Houston, we have a problem shooter
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Dwight Howard picked the right pursuer. The competition — particularly the aged and infirm Lakers — didn't come close to measuring up to Houston. And Howard's best bet, the San Antonio Spurs — foolishly chose not to pursue him, despite having the cap space prior to re-upping Tiago Splitter and Manu Ginobili. But that's water under the Riverwalk.
The Rockets are getting the league's most talented center, presuming a healthy back and right shoulder, yet one who still has tremendous room to improve, particularly at the offensive end. He's pretty darn good inside of eight feet with his ambidextrous assortment of jumphooks, running hooks, spinning push-shots and baseball-toss bankers....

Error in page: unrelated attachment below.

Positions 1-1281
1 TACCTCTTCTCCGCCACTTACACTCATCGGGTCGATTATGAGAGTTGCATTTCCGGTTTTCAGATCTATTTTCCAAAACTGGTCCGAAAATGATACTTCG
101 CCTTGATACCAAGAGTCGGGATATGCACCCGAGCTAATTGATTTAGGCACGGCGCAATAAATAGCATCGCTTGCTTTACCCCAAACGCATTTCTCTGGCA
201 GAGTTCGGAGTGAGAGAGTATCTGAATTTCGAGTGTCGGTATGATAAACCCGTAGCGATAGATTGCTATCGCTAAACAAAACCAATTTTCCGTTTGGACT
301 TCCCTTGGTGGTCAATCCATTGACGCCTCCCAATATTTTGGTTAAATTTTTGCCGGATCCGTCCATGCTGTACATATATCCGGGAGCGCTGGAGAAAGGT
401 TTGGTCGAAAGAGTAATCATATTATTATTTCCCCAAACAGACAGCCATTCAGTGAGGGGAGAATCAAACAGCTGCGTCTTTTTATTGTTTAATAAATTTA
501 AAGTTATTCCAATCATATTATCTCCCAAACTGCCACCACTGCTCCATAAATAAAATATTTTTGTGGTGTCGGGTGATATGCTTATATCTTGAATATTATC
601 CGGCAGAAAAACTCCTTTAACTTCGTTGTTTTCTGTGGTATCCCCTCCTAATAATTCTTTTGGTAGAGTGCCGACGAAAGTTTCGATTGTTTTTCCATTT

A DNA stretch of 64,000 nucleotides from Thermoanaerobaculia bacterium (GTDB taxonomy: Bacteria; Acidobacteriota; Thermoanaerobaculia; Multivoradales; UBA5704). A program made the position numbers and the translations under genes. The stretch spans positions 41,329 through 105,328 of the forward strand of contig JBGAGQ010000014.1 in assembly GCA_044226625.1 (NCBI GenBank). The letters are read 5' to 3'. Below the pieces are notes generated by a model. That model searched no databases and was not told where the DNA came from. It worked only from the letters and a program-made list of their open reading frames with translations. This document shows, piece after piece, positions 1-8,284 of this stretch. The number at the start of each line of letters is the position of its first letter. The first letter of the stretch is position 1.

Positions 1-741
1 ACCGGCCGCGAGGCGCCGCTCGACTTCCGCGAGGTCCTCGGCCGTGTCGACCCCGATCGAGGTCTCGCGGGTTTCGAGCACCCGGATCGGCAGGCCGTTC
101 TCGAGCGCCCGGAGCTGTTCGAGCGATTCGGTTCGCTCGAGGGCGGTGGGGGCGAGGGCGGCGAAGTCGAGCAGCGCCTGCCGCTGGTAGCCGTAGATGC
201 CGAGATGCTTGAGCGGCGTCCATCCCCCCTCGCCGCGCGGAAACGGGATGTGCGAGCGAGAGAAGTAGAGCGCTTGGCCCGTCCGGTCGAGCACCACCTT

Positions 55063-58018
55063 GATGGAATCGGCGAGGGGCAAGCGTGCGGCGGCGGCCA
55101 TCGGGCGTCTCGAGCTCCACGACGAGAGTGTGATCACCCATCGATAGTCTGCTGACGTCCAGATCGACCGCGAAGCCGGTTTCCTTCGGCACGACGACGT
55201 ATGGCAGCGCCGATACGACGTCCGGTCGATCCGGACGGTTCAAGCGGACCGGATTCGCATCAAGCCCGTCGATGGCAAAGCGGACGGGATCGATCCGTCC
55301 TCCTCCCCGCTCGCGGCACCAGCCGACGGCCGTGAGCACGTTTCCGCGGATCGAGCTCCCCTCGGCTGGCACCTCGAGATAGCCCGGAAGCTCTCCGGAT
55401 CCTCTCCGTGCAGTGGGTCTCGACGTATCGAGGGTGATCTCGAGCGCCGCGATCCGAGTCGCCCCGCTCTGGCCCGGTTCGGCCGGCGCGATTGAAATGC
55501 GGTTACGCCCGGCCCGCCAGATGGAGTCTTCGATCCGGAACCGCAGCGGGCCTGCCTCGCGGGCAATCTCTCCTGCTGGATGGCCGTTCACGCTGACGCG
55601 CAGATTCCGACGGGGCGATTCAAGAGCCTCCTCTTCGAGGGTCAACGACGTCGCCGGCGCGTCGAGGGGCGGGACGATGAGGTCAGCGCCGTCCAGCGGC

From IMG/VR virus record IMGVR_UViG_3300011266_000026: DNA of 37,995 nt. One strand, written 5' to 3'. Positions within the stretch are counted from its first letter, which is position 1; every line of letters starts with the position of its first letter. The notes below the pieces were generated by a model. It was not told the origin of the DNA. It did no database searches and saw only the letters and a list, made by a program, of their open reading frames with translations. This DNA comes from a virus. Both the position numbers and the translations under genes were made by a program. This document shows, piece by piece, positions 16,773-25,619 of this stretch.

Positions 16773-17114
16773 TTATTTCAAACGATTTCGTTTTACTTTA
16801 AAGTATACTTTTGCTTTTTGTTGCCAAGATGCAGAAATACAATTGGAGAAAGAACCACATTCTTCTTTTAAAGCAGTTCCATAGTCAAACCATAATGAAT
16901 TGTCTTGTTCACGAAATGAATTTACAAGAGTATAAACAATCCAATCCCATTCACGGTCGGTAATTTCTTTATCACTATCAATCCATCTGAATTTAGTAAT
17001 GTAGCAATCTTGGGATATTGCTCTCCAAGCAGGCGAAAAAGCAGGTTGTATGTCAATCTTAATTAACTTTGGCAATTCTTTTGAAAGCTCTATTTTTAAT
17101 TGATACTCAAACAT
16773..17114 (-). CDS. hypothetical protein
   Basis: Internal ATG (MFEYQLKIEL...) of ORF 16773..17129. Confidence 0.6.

The big problem is when Howard is outside of his eight-foot comfort zone — either on the wing or about to attempt a free throw. It's actually two problems: (1) Howard is a lousy shooter (2) who insists that his poor shooting is all in his head. He has said that he thinks too much, concentrating on too many technical things.... He also talks about transferring his practice delivery, where for years he's made 80 percent in countless sessions of 100 or more attempts, to the bright lights of game night. He is still unaware, thanks to clueless coaches like Stan Van Gundy, that "even a lousy shooter will heat up taking four shots a minute for an hour while an assistant tosses the ball back," as I explained back in 2000 in a column about Shaquille O'Neal's free-throw woes for the online edition of The Sporting News.
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